A. They lost contact with the emergency department.
B. They were trapped in an underground elevator.
C. They were injured by suddenly falling rocks.
D. They sent calls for help via a portable radio.

4.
A. They tried hard to repair the elevator.
B. They released the details of the accident.
C. They sent supplies to keep the miners warm.
D. They provided the miners with food and water.

News Report 3
The U.S. Postal Service announced today that it is considering closing about 3,700 post offices over the next year because of falling revenues. Facing an $8.3 billion budget deficit this year, closing post offices is one of several proposals the Postal Service has put forth recently to cut costs. Last week, for example, Postmaster General Pat Donahoe announced plans to stop mail delivery on Saturdays, a move he says could save $3 billion annually. “We are losing revenue as we speak,” Donahoe said. “We do not want taxpayer money. We want to be self-sufficient. So like any other business, you have to make choices.” Dean Granholm, the vice president for delivery and post office operations, said the first waves of closings would begin this fall. He estimated that about 3,000 postmasters, 500 station managers and between 500 and 1,000 postal clerks could lose their jobs.
Questions 5 to 7 are based on the news report you have just heard.
Question 5: What is the U.S. Postal Service planning to do?
Question 6: What measure has been planned to save costs?
Question 7: What will happen when the proposed measure come into effect?

5.
A. Raise postage rates.
B. Improve its services.
C. Redesign delivery routes.
D. Close some of its post offices.

6.
A. Shortening business hours.
B. Closing offices on holidays.
C. Stopping mail delivery on Saturdays.
D. Computerizing mall sorting processes.

7.
A. Many post office staff will lose their jobs.
B. Many people will begin to complain.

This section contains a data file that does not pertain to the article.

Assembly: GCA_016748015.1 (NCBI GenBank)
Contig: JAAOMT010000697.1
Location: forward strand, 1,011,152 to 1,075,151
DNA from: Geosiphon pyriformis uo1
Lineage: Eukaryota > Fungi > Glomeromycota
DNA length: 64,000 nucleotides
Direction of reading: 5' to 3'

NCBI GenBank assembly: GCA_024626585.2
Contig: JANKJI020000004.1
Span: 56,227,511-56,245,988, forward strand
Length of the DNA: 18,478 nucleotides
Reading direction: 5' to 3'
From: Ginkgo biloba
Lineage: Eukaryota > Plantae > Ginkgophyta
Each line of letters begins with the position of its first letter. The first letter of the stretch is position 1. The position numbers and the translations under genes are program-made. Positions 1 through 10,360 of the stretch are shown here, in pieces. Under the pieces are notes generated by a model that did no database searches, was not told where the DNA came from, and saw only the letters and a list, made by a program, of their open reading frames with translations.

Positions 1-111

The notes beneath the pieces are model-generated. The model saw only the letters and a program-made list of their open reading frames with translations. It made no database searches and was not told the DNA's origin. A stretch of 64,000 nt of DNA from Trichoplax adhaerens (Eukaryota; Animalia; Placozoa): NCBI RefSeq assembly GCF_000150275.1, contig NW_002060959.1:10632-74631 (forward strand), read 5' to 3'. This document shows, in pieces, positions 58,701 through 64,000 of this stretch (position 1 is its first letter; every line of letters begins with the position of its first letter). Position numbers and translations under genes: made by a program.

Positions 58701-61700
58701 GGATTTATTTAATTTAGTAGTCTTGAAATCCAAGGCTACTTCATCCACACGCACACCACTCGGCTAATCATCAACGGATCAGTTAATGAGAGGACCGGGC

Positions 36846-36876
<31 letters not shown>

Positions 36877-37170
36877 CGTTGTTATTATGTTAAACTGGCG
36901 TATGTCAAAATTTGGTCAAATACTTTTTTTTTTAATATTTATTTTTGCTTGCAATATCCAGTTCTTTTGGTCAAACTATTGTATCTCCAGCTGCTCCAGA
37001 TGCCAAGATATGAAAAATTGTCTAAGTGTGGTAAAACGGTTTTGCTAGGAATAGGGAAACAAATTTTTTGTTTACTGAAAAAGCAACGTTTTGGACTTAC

C. Taxpayers will be very pleased.
D. A lot of controversy will arise.

Section B
Direction: In this section, you will hear two long conversations. At the end of each conversation, you will hear four questions. Both the conversation and the questions will be spoken only once. After you hear a question, you must choose the best answer from the four choices marked A), B), C) and D). Then mark the corresponding letter on Answer Sheet 1 with a single line through the centre.

Conversation 1
M: Mrs. Hampton, we’ve got trouble in the press room this morning.
W: Oh dear, what about?
M: One of the press operators arrived an hour and a haft late.
W: But that’s a straightforward affair. He will simply lose part of his pay. That’s why we have a clock in system.
M: But the point is the man was clocked in at 8 o’clock. We have John standing by the time clock, and he swears he saw nothing irregular.
W: Is John reliable?
M: Yes, he is. That’s why we chose him for the job.
W: Have you spoken to the man who was late?
M: Not yet. I thought I’d have a word with you first. He’s a difficult man, and I think there’s been some trouble on the shop floor. I’ve got a feeling that the trade union representative is behind this. The manager told me that Jack Green’s been very active around the shop the last few days.
W: Well, what do you want me to do?